Saudi-owned Al Arabiya television reported that 11 princes, four current ministers and dozens of ex-ministers were arrested as the commission launched a probe into old cases such as floods that devastated the Red Sea city of Jeddah in 2009.
The country's information ministry separately said the bank accounts of those arrested will be ''frozen'' and any assets related to the corruption cases will be registered as state property.
''The suspects are being granted the same rights and treatment as any other Saudi citizen,'' attorney general Sheikh Saud al-Mojeb said in a statement, adding that a number of investigations had been initiated.
''A suspect's position or status does not influence the firm and fair application of justice.''
Shares in Kingdom Holding, 95 per cent of which is owned by Prince Al-Waleed, fell sharply as the Saudi stock exchange opened Sunday after reports of his arrest.
In a statement Kingdom Holding said it was ''aware'' of Saturday's developments but insisted that it was ''business as usual'' after the chief executive of the company was assured of support from the government.
The kingdom's top council of clerics lauded the anti-corruption efforts as ''important'', essentially giving religious backing to the crackdown.
An aviation source told AFP that security forces had grounded private jets at airports, possibly to prevent high-profile figures from leaving the country.
In another development, state television announced the death of Prince Mansour bin Moqren, the deputy governor of Asir province and son of a former crown prince, in a helicopter crash near the southern border with Yemen. It did not reveal the cause of the crash.
The purge comes less than two weeks after Prince Mohammed welcomed thousands of global business leaders to Riyadh for an investment summit, showcasing his reform drive that has shaken up the kingdom.
''The breadth and scale of the arrests appears to be unprecedented in modern Saudi history,'' Kristian Ulrichsen, a fellow at the Baker Institute for Public Policy at Rice University, told AFP.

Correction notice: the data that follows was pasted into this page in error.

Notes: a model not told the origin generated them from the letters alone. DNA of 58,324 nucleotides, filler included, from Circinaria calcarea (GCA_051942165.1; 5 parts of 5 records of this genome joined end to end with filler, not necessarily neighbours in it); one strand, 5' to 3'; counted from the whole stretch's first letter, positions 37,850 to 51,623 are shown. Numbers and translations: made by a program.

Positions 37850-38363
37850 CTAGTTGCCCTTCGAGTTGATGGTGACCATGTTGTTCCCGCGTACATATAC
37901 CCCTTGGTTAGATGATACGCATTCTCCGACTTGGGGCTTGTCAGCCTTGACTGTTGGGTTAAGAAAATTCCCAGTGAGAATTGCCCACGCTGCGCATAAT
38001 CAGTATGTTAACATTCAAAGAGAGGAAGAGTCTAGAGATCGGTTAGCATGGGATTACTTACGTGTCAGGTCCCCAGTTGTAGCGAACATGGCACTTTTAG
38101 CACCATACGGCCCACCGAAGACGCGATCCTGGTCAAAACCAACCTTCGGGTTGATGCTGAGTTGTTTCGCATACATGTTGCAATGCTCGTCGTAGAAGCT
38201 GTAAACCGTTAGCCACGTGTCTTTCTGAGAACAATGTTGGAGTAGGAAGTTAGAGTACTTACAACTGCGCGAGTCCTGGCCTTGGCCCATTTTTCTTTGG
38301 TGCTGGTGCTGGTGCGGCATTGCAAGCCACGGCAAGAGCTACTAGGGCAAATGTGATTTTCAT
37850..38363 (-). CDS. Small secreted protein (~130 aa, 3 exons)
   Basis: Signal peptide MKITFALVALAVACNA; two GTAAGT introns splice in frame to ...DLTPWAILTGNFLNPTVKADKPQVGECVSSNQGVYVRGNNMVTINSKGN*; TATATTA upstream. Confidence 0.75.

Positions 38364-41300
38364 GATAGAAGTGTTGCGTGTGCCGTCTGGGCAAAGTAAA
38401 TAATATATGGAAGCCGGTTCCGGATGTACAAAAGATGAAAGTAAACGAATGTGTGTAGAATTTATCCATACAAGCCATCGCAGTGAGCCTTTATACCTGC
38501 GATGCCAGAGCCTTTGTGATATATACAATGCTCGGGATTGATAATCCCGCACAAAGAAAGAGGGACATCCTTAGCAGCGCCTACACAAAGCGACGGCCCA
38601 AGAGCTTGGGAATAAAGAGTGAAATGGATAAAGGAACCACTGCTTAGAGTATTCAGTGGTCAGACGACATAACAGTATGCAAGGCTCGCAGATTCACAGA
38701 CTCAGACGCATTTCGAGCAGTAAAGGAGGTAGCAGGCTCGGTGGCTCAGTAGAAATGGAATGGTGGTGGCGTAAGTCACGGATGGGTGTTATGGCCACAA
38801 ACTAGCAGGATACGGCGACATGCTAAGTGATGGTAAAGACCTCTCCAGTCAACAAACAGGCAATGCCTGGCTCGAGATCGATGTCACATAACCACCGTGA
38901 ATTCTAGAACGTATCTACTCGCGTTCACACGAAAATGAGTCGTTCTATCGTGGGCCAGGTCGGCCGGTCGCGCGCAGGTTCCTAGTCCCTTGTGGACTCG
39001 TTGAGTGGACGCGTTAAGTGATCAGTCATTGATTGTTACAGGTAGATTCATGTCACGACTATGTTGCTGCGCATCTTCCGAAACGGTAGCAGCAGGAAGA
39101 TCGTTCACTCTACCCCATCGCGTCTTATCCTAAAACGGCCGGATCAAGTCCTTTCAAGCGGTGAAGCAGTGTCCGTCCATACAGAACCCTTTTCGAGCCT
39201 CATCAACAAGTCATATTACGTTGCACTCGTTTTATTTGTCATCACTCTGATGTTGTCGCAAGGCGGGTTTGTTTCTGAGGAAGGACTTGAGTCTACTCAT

''The reported detention of Prince Al-Waleed bin Talal ... would send shock waves through the domestic and international business community.''
'MBS' consolidates power
The crackdown follows a wave of arrests of influential clerics and activists in September as the 32-year-old prince, often known as MBS, consolidates his hold on power.
Analysts said many of those detained were resistant to Prince Mohammed's aggressive foreign policy that includes the boycott of Gulf neighbour Qatar as well as some of his bold policy reforms, including privatising state assets and cutting subsidies.
The latest purge saw Prince Miteb bin Abdullah sacked as the head of the National Guard, an elite internal security force. His removal consolidates the crown prince's control of the kingdom's security institutions.
Prince Mohammed's meteoric rise has been noted for its aggression and calculation. In June, he edged out a 58-year-old cousin, Prince Mohammed bin Nayef, to become heir to the throne.
Already viewed as the de facto ruler controlling all the major levers of government, from defence to the economy, the prince is widely seen to be stamping out traces of internal dissent before a formal transfer of power from his 81-year-old father King Salman.
At the same time, he has projected himself as a liberal reformer in the ultra-conservative kingdom with a series of bold moves including the decision allowing women to drive from next June.